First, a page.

When it comes to co-sleeping, I firmly believe that it is a personal choice. There are no absolutes in parenting, and that includes co-sleeping, as long as both you and your baby are happy, comfortable, and safe. That last word seems to be what sets off critics of co-sleeping, however. And I think if you stay educated on the safety issues, like knowing if you can have a blanket on the bed when co-sleeping, you can make the best decision for you and your family.
Blankets seem to be a hot button topic in the parenting world, no matter where your little one sleeps. Even if your baby is in her own bed, blankets are still not recommended because they put your little one at risk of suffocation, entrapment, and even SIDS according to the American Academy of Pediatrics. In fact, according to CBS News, accidental suffocation is still one of the leading causes of injury-related deaths in infants and unsafe bedding is often to blame.
So does that mean that you need to strip your bed down to the mattress in order to co-sleep? Not exactly. KellyMom notes that, just like any cot or crib you plan to put your baby in, the surface of your mattress should be firm with a tight-fitted sheet. If you sleep on beanbag chairs, then co-sleeping's probably not going to go well. Your baby needs a firm surface to lay on, and they need to be placed on their back, even when co-sleeping.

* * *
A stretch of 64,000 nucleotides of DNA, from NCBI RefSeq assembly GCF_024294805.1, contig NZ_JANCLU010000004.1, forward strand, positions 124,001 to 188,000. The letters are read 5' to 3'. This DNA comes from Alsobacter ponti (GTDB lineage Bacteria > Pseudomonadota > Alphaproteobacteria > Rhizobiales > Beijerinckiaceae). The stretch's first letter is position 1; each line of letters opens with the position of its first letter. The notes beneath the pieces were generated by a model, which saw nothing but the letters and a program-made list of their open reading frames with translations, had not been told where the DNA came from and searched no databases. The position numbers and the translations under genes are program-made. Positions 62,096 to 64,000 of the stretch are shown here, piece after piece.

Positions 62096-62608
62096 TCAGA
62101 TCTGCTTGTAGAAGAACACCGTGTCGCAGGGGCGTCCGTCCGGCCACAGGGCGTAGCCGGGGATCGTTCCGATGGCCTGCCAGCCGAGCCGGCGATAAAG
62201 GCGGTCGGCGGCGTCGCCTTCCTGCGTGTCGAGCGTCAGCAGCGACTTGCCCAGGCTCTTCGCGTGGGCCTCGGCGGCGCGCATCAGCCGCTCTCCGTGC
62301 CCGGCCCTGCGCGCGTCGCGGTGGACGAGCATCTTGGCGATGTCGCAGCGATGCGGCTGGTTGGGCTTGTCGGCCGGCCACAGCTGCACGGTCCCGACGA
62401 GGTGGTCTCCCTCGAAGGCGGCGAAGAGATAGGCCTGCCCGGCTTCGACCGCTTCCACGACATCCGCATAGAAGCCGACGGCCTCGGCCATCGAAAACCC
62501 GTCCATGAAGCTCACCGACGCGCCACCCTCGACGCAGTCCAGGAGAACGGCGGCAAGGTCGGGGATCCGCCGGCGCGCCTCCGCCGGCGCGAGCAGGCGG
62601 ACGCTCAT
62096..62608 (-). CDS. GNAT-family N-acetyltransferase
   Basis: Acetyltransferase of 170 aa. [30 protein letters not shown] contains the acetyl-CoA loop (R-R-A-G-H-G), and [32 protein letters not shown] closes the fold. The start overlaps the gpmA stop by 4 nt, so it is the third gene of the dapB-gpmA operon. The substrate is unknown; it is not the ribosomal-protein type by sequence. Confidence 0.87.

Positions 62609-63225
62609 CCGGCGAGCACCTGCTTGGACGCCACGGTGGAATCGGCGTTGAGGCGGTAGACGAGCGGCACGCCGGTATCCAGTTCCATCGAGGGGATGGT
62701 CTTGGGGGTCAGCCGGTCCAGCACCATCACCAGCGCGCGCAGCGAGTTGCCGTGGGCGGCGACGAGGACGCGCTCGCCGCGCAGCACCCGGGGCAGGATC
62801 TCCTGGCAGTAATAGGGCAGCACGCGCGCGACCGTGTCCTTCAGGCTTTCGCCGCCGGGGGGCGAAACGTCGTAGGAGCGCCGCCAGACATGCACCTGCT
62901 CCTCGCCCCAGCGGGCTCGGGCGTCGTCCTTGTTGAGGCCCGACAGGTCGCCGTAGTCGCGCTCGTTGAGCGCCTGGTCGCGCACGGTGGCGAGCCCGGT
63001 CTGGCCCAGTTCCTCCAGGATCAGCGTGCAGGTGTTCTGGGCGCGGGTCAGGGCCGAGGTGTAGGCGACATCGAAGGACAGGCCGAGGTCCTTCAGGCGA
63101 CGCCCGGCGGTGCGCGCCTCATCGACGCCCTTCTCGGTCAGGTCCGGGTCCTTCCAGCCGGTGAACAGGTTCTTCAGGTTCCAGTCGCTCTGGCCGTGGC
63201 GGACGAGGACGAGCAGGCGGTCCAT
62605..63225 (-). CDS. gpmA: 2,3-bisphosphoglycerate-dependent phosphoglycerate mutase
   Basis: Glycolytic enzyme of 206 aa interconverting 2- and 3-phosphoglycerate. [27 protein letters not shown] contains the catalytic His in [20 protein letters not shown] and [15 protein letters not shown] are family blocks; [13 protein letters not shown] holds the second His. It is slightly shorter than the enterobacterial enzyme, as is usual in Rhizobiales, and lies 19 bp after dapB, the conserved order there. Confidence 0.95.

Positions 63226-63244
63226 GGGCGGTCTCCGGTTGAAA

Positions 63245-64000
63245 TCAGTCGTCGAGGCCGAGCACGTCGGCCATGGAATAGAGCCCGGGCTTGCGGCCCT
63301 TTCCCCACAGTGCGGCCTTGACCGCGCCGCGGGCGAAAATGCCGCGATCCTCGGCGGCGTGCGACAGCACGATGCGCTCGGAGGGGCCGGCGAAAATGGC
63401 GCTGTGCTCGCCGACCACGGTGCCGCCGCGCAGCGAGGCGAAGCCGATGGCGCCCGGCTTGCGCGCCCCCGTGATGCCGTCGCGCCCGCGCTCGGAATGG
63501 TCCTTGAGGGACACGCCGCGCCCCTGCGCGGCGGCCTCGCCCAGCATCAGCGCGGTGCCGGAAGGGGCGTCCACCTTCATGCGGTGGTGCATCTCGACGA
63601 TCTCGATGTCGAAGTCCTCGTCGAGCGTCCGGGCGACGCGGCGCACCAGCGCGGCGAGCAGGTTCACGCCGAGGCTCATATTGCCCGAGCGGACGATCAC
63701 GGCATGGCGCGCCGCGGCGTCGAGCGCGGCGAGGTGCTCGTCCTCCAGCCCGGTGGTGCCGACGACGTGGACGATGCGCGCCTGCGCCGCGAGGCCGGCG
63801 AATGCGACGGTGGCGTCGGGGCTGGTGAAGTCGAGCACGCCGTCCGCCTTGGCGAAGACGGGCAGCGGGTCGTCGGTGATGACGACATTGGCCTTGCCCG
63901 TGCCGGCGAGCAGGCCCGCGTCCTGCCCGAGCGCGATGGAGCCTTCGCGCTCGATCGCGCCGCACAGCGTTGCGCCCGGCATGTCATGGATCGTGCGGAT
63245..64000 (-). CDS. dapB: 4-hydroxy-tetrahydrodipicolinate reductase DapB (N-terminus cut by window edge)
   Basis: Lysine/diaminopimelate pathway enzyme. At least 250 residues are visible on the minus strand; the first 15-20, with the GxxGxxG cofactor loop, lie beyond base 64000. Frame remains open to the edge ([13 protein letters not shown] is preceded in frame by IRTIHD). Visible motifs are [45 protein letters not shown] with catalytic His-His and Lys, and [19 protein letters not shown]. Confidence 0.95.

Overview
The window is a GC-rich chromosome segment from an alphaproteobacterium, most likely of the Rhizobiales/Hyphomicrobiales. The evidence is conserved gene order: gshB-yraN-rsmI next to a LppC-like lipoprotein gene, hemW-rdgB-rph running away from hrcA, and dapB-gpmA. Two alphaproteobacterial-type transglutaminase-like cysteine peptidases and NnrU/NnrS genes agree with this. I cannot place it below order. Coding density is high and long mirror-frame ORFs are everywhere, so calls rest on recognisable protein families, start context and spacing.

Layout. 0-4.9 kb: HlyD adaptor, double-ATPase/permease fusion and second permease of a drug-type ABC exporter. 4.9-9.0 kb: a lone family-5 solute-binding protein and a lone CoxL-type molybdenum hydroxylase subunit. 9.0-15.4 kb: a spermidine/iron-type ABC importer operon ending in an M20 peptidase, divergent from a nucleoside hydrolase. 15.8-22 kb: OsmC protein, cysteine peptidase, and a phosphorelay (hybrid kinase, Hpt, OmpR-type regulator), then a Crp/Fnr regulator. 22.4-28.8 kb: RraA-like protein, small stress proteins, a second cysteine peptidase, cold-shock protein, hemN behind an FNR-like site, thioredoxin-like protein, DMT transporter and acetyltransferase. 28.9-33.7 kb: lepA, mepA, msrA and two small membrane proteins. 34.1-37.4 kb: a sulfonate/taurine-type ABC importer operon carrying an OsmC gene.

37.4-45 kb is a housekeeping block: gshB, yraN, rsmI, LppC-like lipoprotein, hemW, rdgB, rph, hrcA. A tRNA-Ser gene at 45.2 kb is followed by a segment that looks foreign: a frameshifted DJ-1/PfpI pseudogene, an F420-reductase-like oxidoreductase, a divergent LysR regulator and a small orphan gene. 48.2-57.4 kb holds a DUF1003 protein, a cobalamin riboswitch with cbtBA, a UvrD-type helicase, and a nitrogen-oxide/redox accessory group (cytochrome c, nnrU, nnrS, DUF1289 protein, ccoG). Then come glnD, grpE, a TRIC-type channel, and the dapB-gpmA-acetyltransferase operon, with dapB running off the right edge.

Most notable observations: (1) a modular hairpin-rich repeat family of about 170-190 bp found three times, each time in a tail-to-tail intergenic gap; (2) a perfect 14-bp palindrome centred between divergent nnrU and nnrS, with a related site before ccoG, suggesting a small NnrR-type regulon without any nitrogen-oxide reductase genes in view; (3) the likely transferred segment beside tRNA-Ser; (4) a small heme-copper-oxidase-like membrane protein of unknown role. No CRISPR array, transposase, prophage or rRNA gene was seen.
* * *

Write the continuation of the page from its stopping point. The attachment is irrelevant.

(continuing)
When it comes to blankets, it is best to keep them off of your baby. Parents notes that you should remove any extra pillows, blankets, and comforters from the bed, leaving the bare minimum you or your partner need to sleep. If you can switch to a light cotton blanket, that may be your best option according to Dr. Jay Gordon, a pediatrician and expert on attachment parenting.
However, you still need to make sure the blanket is away from your baby. Don't cover them up in the blanket. There's a chance it could end up near their face, and if you're tossing and turning in the bed, it could put your little one in danger. KellyMom suggests moving your baby farther up in the bed as you slide down, so that your little one is on a firm surface with no pillows or blankets surrounding them. If you're worried about them getting cold, dress them warmly instead of relying on soft, hazardous blankets. By following these guidelines, you and your baby can sleep soundly and safely.